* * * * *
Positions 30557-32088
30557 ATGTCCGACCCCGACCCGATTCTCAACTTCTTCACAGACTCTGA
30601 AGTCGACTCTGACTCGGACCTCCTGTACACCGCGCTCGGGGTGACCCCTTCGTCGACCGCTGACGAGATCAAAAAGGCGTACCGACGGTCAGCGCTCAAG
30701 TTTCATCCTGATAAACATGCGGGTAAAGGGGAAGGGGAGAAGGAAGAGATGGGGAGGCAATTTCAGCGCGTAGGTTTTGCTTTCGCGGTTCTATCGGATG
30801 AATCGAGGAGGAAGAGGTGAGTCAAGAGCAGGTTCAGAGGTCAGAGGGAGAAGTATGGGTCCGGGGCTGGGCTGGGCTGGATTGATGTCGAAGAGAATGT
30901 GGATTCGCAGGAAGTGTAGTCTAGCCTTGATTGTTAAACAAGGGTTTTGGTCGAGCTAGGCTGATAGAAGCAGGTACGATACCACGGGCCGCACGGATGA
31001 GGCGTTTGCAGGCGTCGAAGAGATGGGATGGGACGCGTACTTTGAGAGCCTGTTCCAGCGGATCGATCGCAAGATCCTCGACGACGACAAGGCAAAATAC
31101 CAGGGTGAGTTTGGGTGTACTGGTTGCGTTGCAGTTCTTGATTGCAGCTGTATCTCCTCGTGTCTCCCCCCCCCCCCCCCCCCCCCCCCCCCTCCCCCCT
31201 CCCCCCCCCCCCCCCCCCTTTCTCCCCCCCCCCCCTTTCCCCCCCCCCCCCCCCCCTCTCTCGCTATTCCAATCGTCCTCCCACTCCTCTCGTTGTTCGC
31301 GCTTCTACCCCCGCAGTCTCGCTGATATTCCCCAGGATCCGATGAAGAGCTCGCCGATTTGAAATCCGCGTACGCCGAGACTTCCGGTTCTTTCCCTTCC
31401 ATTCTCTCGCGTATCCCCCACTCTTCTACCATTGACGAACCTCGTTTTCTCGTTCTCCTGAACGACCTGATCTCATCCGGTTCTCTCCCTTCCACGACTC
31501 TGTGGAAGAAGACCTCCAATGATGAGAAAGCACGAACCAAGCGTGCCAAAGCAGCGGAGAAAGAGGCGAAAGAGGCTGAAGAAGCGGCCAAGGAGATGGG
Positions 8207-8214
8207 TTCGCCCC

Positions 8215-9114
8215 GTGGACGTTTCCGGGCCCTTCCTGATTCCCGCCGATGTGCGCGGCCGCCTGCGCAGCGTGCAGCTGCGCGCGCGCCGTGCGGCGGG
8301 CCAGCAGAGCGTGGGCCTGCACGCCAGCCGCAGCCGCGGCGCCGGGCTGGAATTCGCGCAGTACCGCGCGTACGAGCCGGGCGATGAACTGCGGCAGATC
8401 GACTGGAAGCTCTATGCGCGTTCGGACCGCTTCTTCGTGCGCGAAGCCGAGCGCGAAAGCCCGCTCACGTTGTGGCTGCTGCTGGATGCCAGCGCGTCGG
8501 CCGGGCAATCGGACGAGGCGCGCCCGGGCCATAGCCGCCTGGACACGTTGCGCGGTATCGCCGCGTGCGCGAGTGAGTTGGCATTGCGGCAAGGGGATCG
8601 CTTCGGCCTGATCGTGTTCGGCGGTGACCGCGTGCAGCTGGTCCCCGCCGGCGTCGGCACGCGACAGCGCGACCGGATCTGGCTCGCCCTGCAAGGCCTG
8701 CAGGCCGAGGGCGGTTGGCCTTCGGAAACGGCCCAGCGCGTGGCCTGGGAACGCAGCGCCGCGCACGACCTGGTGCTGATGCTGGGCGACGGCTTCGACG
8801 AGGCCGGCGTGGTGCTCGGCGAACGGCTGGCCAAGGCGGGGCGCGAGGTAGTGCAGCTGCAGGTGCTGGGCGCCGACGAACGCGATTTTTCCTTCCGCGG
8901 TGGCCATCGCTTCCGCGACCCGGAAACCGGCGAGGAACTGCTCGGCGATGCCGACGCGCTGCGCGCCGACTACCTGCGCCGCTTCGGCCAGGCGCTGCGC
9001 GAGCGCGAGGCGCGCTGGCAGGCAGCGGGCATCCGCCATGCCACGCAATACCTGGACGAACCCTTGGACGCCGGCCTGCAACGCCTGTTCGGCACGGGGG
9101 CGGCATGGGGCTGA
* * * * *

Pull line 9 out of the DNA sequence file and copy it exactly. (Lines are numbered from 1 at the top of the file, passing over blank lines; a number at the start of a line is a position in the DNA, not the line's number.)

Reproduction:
31201 CCCCCCCCCCCCCCCCCCTTTCTCCCCCCCCCCCCTTTCCCCCCCCCCCCCCCCCCTCTCTCGCTATTCCAATCGTCCTCCCACTCCTCTCGTTGTTCGC